Samsung Electronics Co., Ltd., the world leader in advanced memory technology, today announced that it is adding three TCO-optimized, high-performance SSDs, based on 3-dimensional (3D) Vertical NAND (V-NAND) technology, to its industry-leading portfolio of advanced enterprise and data center SSDs. The drives are available now.
"We are providing high-end capabilities and capacities for all of our latest SSDs, something we believe will elicit a high degree of interest from OEMs and computer enthusiasts throughout the world," said Jim Elliott, corporate vice president, Samsung Semiconductor, Inc. "We understand the performance needs of our customers in a rapidly expanding SSD universe and are determined to meet those needs."
Designed for OEMs, Samsung's new SSDs - the PM1633, PM1725 and PM953 all utilize Samsung's 3-bit MLC (multi-level-cell) V-NAND flash memory, while providing outstanding performance and reliability, as well as high capacities.
PM1633: a 2.5" 12Gb/s SAS SSD designed for enterprise storage
Samsung's latest SAS SSD, the PM1633, is designed to meet all requirements of Serial Attached SCSI (SAS) interface based systems. The 2.5" 12 gigabit-per-second (Gb/s) SAS SSD will be offered in 480GB, 960GB, 1.92 terabyte (TB) and 3.84TB versions.
The PM1633 delivers random read and write speeds of up to 160,000 and 18,000 IOPS respectively, and boasts sequential read and write speeds of up to 1,100MB/s and 1,000MB/s.
PM1725: can randomly read 1 million IOPS with a 6.4TB HHHL-card NVMe PCIe* SSD design
Targeting the next-generation enterprise storage market, Samsung is introducing a half-height, half-length (HHHL) card-type NVMe SSD, the PM1725, offering blazingly fast data transmission and a 3.2TB or 6.4TB storage capacity.
The PM1725 provides a random read speed of up to 1,000,000 IOPS (input output operations per second) and writes randomly at up to 120,000 IOPS. It also sequentially reads at up to 5,500 megabytes per second (MB/s) and writes sequentially at up to 1,800MB/s, which enables users to save a 5GB video in less than three seconds.
In addition, the 6.4TB PM1725 features outstanding reliability with five DWPDs (drive writes per day) for five years, which translates to writing a total of 32TBs per day during that time. This means users can write 6,400 files of 5GB-equivalent data or video every day, which represents a level of reliability quite sufficient for enterprise storage systems that have to perform ultrafast transmission of large amount of data.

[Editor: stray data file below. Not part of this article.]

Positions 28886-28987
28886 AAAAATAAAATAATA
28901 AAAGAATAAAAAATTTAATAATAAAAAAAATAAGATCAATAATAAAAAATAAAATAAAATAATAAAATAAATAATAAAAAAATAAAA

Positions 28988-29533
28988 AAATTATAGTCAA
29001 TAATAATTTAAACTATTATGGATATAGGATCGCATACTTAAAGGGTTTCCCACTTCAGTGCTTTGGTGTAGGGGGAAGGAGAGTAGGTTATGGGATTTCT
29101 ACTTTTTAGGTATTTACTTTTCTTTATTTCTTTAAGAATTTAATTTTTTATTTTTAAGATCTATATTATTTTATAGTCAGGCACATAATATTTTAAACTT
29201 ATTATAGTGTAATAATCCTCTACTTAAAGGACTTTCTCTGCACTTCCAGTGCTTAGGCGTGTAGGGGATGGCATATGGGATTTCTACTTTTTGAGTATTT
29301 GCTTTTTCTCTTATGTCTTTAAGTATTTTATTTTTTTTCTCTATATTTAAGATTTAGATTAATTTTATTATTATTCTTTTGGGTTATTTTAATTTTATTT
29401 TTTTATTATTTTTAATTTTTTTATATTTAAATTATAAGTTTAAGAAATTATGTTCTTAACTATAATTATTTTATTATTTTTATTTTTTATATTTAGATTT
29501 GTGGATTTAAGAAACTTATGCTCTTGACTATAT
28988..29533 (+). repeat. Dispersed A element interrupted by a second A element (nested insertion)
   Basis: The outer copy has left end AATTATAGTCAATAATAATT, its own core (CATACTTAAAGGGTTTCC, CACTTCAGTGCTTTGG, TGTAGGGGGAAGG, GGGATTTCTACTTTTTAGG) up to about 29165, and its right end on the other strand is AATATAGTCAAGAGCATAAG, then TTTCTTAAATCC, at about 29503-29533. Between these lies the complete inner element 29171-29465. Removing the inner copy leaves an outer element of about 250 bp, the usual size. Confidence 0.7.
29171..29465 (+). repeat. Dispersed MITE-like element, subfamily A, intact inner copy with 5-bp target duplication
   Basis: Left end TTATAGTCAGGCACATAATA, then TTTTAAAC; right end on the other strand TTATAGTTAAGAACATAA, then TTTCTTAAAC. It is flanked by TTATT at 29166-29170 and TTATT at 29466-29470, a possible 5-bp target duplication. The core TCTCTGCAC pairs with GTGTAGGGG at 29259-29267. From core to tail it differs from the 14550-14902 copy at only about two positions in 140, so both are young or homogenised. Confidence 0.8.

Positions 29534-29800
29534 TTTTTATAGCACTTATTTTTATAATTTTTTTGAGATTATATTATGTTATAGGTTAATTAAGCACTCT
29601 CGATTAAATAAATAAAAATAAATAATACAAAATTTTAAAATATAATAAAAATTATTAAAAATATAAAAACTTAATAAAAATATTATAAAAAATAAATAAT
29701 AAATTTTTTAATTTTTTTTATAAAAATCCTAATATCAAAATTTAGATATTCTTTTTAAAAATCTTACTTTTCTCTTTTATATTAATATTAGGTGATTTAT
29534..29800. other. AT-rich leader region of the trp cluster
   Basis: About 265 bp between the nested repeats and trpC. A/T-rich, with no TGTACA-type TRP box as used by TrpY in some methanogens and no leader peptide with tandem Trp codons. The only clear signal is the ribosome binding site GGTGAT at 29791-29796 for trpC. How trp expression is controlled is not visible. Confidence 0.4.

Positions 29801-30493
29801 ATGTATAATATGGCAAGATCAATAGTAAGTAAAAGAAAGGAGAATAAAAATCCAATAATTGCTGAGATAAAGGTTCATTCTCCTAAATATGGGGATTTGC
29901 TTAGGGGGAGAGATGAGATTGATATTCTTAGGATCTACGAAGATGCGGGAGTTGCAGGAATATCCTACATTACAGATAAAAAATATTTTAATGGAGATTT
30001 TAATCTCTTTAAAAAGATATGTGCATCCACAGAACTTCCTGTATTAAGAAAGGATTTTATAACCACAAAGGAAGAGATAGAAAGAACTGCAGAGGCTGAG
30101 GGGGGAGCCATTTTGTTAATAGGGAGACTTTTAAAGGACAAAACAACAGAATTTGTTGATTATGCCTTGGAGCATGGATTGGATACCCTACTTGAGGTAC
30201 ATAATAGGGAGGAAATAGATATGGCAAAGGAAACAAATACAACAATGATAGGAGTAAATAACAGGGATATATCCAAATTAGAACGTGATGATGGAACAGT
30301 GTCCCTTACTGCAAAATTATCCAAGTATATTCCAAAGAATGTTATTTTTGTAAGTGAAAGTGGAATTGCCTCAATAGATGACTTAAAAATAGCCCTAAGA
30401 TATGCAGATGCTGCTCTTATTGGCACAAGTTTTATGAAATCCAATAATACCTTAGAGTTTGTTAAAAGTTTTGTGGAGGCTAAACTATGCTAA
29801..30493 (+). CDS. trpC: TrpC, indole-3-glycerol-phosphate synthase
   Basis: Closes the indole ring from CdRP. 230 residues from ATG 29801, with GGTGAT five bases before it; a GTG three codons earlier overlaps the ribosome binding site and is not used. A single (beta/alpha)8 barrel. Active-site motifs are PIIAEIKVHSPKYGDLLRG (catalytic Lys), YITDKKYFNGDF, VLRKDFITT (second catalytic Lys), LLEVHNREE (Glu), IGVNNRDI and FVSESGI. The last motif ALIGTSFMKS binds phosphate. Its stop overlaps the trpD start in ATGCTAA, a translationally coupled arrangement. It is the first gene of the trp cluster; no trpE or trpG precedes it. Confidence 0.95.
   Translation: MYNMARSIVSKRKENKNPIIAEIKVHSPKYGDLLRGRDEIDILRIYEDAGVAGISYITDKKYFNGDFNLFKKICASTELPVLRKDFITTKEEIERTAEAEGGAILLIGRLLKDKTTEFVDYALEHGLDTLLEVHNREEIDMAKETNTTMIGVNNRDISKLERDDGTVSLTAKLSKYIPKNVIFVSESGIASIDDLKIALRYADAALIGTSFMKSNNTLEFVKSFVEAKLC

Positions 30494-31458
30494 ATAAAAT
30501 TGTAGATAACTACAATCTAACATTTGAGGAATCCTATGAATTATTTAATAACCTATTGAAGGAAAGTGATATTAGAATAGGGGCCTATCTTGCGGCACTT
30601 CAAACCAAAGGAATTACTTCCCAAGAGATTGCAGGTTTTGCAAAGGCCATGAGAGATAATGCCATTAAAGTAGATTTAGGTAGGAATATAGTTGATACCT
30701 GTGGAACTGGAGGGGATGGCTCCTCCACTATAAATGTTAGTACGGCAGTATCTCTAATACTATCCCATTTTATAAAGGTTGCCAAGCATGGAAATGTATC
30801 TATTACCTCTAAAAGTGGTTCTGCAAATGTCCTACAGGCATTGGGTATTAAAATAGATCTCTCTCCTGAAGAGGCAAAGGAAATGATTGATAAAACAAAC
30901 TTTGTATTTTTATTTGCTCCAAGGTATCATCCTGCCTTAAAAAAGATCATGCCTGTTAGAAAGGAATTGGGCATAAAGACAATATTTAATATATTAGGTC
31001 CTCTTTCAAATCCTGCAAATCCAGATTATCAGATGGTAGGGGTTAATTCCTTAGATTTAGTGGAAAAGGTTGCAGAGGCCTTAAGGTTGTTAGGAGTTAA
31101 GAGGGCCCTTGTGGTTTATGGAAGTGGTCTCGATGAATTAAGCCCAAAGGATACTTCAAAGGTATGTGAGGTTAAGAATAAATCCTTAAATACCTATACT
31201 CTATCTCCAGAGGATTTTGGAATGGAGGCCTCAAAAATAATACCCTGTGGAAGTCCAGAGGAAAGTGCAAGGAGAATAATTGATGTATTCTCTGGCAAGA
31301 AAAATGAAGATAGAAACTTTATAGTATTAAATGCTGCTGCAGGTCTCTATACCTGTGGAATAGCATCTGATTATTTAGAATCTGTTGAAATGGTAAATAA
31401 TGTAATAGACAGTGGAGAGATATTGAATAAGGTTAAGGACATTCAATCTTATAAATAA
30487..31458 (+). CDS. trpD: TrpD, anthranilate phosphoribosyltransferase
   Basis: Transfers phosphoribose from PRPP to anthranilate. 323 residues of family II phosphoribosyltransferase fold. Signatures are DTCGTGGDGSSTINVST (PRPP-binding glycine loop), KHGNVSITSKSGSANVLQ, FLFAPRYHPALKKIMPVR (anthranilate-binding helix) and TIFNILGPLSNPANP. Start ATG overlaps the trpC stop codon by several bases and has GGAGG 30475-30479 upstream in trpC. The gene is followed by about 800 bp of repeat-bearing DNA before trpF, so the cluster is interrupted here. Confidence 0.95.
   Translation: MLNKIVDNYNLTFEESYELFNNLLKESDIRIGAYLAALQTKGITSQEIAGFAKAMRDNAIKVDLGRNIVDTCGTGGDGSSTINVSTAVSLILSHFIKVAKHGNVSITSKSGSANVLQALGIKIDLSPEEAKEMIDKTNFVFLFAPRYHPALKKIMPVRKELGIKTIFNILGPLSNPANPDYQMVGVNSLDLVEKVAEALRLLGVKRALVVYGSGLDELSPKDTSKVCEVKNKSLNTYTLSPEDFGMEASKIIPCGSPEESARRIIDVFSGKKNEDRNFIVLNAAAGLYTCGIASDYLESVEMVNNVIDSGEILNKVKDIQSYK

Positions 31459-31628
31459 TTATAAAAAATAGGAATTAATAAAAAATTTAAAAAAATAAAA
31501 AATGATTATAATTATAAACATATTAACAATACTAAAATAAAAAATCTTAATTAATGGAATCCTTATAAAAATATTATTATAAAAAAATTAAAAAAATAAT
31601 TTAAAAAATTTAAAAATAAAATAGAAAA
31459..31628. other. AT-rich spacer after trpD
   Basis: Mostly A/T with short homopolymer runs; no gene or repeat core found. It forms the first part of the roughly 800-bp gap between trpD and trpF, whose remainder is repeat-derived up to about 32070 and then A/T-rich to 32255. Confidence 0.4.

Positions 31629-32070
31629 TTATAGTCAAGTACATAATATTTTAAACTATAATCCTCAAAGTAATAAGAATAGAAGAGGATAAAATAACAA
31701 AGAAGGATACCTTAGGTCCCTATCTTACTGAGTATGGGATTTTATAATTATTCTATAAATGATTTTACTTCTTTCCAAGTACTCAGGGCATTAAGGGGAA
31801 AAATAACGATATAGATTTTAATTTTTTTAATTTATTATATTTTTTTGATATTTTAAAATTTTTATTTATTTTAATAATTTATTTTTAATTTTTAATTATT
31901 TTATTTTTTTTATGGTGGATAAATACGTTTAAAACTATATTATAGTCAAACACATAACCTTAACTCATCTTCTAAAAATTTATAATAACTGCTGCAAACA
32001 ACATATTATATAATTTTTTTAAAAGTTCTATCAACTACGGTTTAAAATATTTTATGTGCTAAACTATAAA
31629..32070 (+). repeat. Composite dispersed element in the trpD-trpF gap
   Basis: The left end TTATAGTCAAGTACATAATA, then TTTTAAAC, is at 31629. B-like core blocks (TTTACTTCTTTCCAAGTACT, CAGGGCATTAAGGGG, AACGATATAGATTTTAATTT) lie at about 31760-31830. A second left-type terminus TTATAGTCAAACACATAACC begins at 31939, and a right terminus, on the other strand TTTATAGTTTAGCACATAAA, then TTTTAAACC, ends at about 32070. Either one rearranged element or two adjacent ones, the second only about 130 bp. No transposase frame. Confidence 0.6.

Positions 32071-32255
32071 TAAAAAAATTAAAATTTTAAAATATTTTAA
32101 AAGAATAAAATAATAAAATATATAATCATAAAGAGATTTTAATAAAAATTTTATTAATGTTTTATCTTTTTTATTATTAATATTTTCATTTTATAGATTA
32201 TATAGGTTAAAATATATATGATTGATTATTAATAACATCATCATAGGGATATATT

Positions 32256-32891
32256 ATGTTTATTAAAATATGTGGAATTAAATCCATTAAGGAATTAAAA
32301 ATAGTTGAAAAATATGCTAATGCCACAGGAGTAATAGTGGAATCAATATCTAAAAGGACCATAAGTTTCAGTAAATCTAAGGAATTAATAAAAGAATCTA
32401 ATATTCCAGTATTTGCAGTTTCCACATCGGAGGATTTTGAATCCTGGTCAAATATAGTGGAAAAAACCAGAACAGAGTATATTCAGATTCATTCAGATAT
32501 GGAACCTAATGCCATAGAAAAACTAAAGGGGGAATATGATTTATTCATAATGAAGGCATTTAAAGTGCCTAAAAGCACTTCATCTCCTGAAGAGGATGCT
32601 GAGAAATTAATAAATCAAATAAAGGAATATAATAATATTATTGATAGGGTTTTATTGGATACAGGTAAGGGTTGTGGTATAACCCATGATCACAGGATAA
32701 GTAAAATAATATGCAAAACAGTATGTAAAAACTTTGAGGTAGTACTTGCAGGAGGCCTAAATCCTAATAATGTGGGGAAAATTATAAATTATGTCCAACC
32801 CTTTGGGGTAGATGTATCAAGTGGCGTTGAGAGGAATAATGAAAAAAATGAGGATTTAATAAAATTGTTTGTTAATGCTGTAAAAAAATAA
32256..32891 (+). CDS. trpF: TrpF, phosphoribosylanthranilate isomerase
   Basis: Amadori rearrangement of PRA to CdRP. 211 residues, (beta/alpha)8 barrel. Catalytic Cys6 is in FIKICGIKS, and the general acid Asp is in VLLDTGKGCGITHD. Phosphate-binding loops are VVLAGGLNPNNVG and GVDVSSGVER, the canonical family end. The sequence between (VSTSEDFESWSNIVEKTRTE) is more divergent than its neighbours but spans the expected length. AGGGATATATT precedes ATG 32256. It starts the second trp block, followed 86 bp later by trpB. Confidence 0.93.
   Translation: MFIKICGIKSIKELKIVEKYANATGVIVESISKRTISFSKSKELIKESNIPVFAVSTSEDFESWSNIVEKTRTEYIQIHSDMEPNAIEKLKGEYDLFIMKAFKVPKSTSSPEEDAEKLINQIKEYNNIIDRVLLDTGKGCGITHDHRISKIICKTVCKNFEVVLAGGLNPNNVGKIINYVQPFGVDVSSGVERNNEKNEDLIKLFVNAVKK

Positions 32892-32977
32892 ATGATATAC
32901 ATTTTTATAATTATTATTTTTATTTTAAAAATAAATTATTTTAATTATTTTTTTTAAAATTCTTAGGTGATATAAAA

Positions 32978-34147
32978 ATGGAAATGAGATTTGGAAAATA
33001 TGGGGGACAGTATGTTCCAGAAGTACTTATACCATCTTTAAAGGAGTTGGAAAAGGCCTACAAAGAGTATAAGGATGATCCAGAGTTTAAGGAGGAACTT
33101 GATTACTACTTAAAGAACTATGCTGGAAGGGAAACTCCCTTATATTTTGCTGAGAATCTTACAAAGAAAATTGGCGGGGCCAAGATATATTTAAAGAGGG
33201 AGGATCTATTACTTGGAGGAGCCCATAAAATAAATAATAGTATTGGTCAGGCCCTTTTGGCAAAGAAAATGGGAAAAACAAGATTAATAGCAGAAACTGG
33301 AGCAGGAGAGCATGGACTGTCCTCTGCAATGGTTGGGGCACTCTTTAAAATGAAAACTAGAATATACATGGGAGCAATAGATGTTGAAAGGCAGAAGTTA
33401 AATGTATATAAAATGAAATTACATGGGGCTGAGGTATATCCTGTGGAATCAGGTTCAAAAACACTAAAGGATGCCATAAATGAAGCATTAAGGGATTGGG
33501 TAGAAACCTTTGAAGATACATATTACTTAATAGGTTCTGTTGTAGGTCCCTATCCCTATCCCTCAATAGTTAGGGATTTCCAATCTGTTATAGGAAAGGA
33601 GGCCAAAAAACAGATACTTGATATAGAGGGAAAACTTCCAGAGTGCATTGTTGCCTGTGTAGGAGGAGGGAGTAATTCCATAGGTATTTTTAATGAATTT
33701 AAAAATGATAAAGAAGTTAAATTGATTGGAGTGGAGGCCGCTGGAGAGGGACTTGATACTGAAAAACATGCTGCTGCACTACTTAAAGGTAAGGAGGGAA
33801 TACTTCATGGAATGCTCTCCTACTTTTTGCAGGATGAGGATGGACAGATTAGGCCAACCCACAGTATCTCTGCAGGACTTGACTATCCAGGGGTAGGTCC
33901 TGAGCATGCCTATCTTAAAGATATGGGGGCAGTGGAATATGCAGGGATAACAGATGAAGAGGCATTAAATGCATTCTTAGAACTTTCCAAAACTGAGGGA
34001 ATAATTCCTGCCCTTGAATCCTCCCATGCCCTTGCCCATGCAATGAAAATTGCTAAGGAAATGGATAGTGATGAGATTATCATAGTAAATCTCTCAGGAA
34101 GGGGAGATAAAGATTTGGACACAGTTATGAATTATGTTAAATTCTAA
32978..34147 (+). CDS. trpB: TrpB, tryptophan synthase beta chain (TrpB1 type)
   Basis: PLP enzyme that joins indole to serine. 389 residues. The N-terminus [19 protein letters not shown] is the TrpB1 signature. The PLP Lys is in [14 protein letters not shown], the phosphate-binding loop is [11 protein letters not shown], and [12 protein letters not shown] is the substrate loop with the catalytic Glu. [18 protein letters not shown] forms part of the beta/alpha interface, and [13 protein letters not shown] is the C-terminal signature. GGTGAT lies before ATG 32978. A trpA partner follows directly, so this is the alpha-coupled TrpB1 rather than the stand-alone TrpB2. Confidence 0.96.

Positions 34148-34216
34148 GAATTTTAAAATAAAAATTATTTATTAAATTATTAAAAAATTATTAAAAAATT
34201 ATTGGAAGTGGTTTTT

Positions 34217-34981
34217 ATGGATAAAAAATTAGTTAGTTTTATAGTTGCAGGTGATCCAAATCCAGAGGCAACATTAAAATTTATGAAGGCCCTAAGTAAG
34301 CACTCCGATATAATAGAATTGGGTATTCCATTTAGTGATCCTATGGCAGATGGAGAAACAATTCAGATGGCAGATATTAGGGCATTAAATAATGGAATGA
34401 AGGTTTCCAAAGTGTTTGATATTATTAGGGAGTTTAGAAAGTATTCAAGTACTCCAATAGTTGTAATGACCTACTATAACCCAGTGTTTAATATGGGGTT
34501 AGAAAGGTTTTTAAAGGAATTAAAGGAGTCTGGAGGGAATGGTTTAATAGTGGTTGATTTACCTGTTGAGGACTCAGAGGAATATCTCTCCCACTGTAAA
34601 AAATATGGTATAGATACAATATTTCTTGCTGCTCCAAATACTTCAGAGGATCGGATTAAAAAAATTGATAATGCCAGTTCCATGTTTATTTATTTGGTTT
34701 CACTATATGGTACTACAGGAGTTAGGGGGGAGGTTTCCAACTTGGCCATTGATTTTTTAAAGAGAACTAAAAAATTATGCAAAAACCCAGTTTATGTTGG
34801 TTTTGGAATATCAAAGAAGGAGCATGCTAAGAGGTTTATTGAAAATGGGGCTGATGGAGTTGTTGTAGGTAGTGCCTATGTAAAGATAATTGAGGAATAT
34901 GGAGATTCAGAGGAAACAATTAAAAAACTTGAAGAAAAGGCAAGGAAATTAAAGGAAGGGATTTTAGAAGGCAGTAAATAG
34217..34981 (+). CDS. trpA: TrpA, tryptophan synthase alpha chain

PM953: an advanced NVMe SSD in M.2 and 2.5" form factors offering up to 1.92TB storage
Samsung is introducing an update to the industry's first NVMe SSD (SM951) in an M.2 form factor that was announced earlier this year.
The new PM953 comes in NVMe interface and is available in both M.2 and 2.5" form factors to satisfy a variety of next-generation system requirements such as large-scale data centers and mobile workstations as well as ultra-slim notebook PCs and high-end desktops. The M.2 version will be offered with either 480 or 960 gigabytes (GBs), while the 2.5" version will be out in 480GB, 960GB and 1.92TB capacities.
Latest News Posts
- Huawei launches new nova 2 with dual rear camera
- Nintendo shares skyrocket to 8-year high
- Alienware Aurora reach reasonable price for Memorial Day
- GTA Online earns big for Take-Two
- Red Dead Redemption 2 built from scratch for consoles
- Gigabyte z170 UD5: Question about Voltage Spikes/Offset
- ASRock AliveXFire-esata2 compatibility with Phenom II X4 980
- m4a88td-m/usb3 & Windows 10
- OWC ThunderBay 4 Mini Thunderbolt 2 Review
- Prey benchmarked: Radeon RX 580 vs. GeForce GTX 1060
- Qualcomm fuels IoT growth by currently delivering more than 1 million chips a day into a wide range of connected applications
- Team Group announces theme for COMPUTEX 2017 showcase: go beyond the limit and reach for the top
- SAPPHIRE announces PULSE Radeon RX 560 graphics card
- ELITEGROUP computer to stand out at Computex for its smart campus deployment, robotic technology, education laptops, tablets, mini PC, and motherboards
- ADATA Shares a Symphony of Technology at Computex 2017